Wednesday, April 2, 2014

“I Shall Never Forget My Ambulance Ride.”

The Battle of Cold Harbor subtracted 177 men from the ranks of the 12th New Hampshire. Of those, sixty-three were killed or mortally wounded. The remaining 114 were wounded. Infamously, some of those wounded men were caught between the hostile lines for four days. Not until June 7 did Lt. Gen. Ulysses S. Grant seek a truce so that his men could reclaim the dead and wounded.

Even before the truce became official, Union soldiers traipsed into the hostile no-man’s-land; they knew that time was of the essence. The wounded could not remain untreated for long. The weary New Hampshire bluecoats attempted their forays in the dead of night. Although the fighting had ended, the crunching of leaves always invited fire from Confederate sharpshooters. Asa Bartlett, the regimental historian, remembered:

Here then is such a picture of war as does not often present itself even to the veteran of a hundred battles. Two armies so closely confronting each other that their main lines in some places are scarcely a rifle shot apart, and the exposure of a hand or head, upon either side, is pretty sure to result in a furlough for thirty days or eternity; while upon the narrow space between, in plain sight of both friend and foe, are lying thousands of the dead, wounded, and dying, all stricken down from the ranks of one of the opposing armies, and all unprotected and uncared for. That the wounded were thus allowed to remain in suffering helplessness upon the field day after day, unless sooner rescued by their pitying comrades, was because of such a shameful and criminal negligence as no common words can fully and justly characterize. . . . Thus in silent darkness, for none but whispered words could be spoken, they crept around among the still more silent dead listening, for they could make no call, for some deep sigh or low moan that would tell them where amid the surrounding gloom of night and death they might find one in whose veins the vital fluid still continued to circulate. And when by some such sound or mere accident a comrade at last was found, with whispered caution to make if possible no cry of distress or groan of agony, he was carefully lifted up, a blanket or stretcher put under him, and borne away with noiseless steps to where they would receive all the comfort and care that kind hearts and willing hands could render. And thus the noble work of rescuing suffering humanity went on, not only for that night, but the next and even the third, until all of the living and most of the dead were removed, leaving but comparatively few to be buried, on the field where they fell, under a flag of truce, which was not until just before dark on the 7th, or five days after the battle.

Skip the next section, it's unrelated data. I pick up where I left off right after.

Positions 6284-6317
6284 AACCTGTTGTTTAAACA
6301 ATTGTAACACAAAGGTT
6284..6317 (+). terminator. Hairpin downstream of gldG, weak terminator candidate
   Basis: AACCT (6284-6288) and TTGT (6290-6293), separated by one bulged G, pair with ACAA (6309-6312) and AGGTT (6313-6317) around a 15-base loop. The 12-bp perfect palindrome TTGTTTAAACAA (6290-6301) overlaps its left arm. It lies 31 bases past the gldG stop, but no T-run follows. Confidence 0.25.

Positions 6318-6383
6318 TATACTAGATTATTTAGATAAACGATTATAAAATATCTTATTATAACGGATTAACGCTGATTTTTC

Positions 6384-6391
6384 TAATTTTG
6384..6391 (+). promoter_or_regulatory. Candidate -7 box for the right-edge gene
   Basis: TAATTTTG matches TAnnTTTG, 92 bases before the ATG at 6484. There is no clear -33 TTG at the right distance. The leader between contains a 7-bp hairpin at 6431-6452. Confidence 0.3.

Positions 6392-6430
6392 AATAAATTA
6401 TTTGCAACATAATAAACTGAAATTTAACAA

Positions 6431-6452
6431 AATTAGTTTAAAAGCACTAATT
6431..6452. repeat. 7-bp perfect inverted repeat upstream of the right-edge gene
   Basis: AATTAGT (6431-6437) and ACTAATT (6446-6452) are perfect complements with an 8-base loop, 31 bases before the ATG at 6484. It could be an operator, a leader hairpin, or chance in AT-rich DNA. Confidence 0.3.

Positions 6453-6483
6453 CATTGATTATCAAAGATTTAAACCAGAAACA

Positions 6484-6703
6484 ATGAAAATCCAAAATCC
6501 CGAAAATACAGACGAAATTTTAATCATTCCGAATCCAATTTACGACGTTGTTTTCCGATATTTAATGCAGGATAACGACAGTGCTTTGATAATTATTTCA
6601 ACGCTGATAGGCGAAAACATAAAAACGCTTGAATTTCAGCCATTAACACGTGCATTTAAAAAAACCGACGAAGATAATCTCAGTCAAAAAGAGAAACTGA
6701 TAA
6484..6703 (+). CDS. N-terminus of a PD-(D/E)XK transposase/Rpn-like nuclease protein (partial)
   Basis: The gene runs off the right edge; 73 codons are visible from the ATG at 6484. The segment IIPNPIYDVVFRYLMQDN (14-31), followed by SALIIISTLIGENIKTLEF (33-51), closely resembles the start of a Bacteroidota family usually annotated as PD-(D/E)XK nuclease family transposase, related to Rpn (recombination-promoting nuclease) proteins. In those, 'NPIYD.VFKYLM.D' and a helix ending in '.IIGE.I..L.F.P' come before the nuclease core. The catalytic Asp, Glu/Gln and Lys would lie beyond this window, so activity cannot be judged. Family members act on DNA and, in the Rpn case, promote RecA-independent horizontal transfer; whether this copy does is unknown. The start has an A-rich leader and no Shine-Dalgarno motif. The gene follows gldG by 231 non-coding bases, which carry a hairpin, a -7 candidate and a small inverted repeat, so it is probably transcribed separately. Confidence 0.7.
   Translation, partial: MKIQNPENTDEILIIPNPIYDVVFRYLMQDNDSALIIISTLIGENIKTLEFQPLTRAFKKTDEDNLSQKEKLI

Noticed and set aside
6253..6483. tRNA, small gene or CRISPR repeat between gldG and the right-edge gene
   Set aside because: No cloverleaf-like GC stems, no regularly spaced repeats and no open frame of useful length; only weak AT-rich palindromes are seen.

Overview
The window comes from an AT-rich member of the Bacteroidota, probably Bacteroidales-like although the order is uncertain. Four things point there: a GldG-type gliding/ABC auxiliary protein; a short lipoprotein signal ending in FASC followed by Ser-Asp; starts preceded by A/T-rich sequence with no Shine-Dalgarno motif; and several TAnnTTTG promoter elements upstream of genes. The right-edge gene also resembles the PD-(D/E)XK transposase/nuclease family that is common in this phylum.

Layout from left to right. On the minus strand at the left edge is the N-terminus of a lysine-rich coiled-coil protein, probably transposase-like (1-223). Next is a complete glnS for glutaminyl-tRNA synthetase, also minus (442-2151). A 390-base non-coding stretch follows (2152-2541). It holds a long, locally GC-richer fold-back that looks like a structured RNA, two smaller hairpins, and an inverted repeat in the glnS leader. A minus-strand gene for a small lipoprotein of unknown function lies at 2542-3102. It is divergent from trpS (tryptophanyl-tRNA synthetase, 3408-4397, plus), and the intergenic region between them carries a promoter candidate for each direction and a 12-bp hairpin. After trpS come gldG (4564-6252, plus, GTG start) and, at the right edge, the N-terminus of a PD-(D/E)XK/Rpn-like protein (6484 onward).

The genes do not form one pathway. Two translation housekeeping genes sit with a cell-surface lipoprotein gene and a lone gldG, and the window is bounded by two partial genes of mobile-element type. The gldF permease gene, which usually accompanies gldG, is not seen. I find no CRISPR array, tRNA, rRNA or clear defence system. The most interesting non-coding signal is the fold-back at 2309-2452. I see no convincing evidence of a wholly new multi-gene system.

During these nighttime excursions, the survivors of the 12th New Hampshire found two men barely clinging to life, Captain Nathaniel Shackford of Company E and Captain Arthur St. Clair Smith of Company G. Shackford, age thirty-seven, had been wounded three times: a grape shot had clipped three inches of bone out from his elbow, a piece of shell had passed completely through his back, and a bullet had bruised his right hip. Smith, age twenty-three, had been hit five times: three bullets had bruised him and two bullets had penetrated his flesh. And, by the way, these wounds were not the first wounds that either officer had suffered. Shackford had received four wounds in 1863—one at Chancellorsville and three at Gettysburg. Likewise, Smith had received a wound to the arm at Chancellorsville.